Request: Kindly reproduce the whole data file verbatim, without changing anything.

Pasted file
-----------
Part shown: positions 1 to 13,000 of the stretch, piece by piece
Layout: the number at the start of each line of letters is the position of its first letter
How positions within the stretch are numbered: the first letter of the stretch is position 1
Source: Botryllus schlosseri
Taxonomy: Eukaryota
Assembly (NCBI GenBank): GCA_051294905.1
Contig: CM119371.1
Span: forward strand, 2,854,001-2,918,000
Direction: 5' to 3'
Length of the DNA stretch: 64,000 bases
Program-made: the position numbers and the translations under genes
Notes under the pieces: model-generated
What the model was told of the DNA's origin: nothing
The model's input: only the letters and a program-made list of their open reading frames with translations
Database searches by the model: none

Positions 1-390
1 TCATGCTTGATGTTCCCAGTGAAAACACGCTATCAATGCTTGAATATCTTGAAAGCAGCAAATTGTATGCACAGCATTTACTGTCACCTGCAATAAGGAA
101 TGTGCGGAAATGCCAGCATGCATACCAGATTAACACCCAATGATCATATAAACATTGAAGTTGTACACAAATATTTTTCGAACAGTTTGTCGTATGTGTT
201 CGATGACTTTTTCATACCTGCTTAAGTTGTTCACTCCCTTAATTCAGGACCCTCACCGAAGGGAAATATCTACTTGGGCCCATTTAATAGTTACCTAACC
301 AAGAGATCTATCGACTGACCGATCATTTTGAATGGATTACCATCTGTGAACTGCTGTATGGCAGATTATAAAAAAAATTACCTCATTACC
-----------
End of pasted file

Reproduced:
Part shown: positions 1 to 13,000 of the stretch, piece by piece
Layout: the number at the start of each line of letters is the position of its first letter
How positions within the stretch are numbered: the first letter of the stretch is position 1
Source: Botryllus schlosseri
Taxonomy: Eukaryota
Assembly (NCBI GenBank): GCA_051294905.1
Contig: CM119371.1
Span: forward strand, 2,854,001-2,918,000
Direction: 5' to 3'
Length of the DNA stretch: 64,000 bases
Program-made: the position numbers and the translations under genes
Notes under the pieces: model-generated
What the model was told of the DNA's origin: nothing
The model's input: only the letters and a program-made list of their open reading frames with translations
Database searches by the model: none

Positions 1-390
1 TCATGCTTGATGTTCCCAGTGAAAACACGCTATCAATGCTTGAATATCTTGAAAGCAGCAAATTGTATGCACAGCATTTACTGTCACCTGCAATAAGGAA
101 TGTGCGGAAATGCCAGCATGCATACCAGATTAACACCCAATGATCATATAAACATTGAAGTTGTACACAAATATTTTTCGAACAGTTTGTCGTATGTGTT
201 CGATGACTTTTTCATACCTGCTTAAGTTGTTCACTCCCTTAATTCAGGACCCTCACCGAAGGGAAATATCTACTTGGGCCCATTTAATAGTTACCTAACC
301 AAGAGATCTATCGACTGACCGATCATTTTGAATGGATTACCATCTGTGAACTGCTGTATGGCAGATTATAAAAAAAATTACCTCATTACC